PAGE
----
Dillon Donnelly: If we care about kids and our workforce, we need to encourage home-based child-care providers

Laura works as an assembler for a medical device company in the East Metro. Born and raised in East St. Paul, she still calls the area home and likes her job. Laura is expecting with her husband for the first time. Their feelings of joy and anticipation quickly gave way to anxiety after learning about the difficulties surrounding child care.

After failing to find local home-based infant care providers, they reached out to child-care centers in the metro area only to find long waiting lists and a series of “we’re full” replies. The reality for many young families is that due to provider scarcity, parents alert providers that they’re expecting even before friends and family.

Then came another realization: Child care is really expensive.

Minnesota is currently ranked fourth in the nation for most-expensive childcare. Child-care costs for an infant, in a licensed center, average $1,431 per month, for a staggering $16,087 annually. Such costs make Laura and many other families across Minnesota consider whether it is economically viable to keep working.

The consequences of not having access to quality child care are significant. It is unfortunate and unacceptable that women are sidelined from the workforce due to the cost of child care. Most egregious, children will not flourish without quality child-care.

Child care needs to be a platform issue. Let’s re-engage and coalesce behind child-care improvement initiatives.

For starters, we’re losing child-care providers, and that trend must be reversed. Families essentially choose from child-care centers or providers who run child care services from their homes.

Big picture, we first need to spur development of new home-based providers.

Across the state, we’re seeing a reduction in the number of in-home child care providers — the number is down over 30% over the last 15 years. Today, only 470 in-home providers service the entire Ramsey County area. The reduction is due to providers reaching retirement age, alternative job options and exhaustive over-regulation, making profitability harder to achieve.

Here’s why it’s important to focus on new at-home provider development.

First, home-based providers are quicker to start up and can backfill the child-care capacity deficit. Child-care centers, Head Start and other programs are valuable providers, but slow to scale. In contrast, a new in-home source can be up and running in about six months.

We need more providers, but in the right locations. Areas of East Saint Paul are classified as child-care deserts, a technical term illustrating a scarcity of providers. Creating providers only in higher income areas doesn’t help areas of concentrated poverty in need of child-care options. In addition, we need to be mindful to develop a pool of providers reflective of the people in our communities.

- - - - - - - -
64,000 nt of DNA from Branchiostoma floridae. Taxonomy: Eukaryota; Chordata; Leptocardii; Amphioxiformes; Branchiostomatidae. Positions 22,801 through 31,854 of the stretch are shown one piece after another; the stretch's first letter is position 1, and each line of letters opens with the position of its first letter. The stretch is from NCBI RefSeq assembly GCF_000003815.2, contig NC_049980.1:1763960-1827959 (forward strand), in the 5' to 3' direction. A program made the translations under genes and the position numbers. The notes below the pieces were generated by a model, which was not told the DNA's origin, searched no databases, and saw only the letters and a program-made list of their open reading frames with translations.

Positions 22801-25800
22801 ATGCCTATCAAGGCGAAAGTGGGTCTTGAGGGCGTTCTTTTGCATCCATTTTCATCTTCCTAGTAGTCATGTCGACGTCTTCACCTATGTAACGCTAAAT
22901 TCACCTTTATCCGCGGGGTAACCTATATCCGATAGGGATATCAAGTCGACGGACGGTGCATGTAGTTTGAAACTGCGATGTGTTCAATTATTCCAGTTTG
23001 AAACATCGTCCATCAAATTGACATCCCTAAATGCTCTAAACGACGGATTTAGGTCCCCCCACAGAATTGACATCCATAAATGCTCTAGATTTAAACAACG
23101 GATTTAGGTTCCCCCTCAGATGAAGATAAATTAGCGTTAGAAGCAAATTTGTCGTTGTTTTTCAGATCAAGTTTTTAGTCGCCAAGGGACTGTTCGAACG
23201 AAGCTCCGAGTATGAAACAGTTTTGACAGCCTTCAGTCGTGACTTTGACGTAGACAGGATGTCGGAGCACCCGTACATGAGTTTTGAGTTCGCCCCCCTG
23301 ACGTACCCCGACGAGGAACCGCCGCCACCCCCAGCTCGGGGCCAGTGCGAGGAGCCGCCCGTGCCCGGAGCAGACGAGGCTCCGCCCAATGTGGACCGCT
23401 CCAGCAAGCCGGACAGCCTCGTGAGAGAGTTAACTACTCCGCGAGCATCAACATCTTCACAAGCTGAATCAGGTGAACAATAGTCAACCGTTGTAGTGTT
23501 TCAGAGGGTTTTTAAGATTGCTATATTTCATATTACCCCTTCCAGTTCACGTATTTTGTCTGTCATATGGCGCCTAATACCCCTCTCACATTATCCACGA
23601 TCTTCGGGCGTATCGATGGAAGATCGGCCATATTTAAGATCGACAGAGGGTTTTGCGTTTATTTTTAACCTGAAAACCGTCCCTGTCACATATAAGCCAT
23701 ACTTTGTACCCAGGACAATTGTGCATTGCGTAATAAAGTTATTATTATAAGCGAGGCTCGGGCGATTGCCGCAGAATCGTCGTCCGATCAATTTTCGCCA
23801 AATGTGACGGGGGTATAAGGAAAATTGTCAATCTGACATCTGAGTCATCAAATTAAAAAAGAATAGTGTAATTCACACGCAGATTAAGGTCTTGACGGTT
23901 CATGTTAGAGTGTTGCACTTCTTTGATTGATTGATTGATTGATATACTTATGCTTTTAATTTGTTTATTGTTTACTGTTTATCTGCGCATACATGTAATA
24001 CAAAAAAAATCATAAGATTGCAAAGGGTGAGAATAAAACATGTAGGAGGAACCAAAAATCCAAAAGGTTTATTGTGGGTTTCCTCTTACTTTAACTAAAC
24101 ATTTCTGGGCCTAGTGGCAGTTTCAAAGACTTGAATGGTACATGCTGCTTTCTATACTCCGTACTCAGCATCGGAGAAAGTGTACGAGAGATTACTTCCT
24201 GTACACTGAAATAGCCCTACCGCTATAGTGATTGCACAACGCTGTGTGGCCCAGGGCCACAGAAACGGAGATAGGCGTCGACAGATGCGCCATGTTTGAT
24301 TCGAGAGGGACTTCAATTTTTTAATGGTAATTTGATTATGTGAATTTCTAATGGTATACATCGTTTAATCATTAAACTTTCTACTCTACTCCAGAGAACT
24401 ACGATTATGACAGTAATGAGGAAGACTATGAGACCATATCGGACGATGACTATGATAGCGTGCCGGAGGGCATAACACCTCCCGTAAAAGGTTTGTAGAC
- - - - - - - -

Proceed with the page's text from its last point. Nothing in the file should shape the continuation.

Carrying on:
Lastly, home-based providers also support desperately needed cost-effective options. Home providers are largely less expensive, over $100 less per week for infants and toddlers, amounting to considerable annual savings for families.

Moving forward, we need strategic plans for child-care improvement at state, county and city levels to support home-based providers.

On a statewide level, an increasingly adversarial relationship between the state and providers would benefit from a reset. Employ a supportive, collaborative approach. Start by waiving up-front licensing fees and on-going training costs. What amounts to a modest amount of money collected in revenue for the government is a self-defeating barrier for new providers and a dent in the paycheck of current vendors.

Quality is paramount. However, more checklists and contentious licensure visits are not the solution. Create peer-mentoring networks to improve quality, provider longevity.

County services are tasked with recruitment for new home-providers, but funding has been allocated elsewhere and counties no longer host informational sessions in the evenings. Create interest with evening informational sessions at local recreational centers and libraries. Don’t forget child care and food for attendees.

Cities have largely considered child care a county or state issue, but this can no longer be the case. Cities can work to streamline the initial licensing process. Failed inspections create a series of stops and starts for new providers. Connect city-based safety and inspections with early county programming to get providers started early on home repairs.

Cities should consider providers as any other small-business. Home-based providers are noble, small businesses who support our families every day. Extend small-business funding programs for new provider support.

From Saint Peter to Saint Paul, communities are struggling with cost and access to quality child care. For many, a home-based child care provider might not only be the only option, but the best option.

Dillon Donnelly lives in the Twin Cities and works in manufacturing.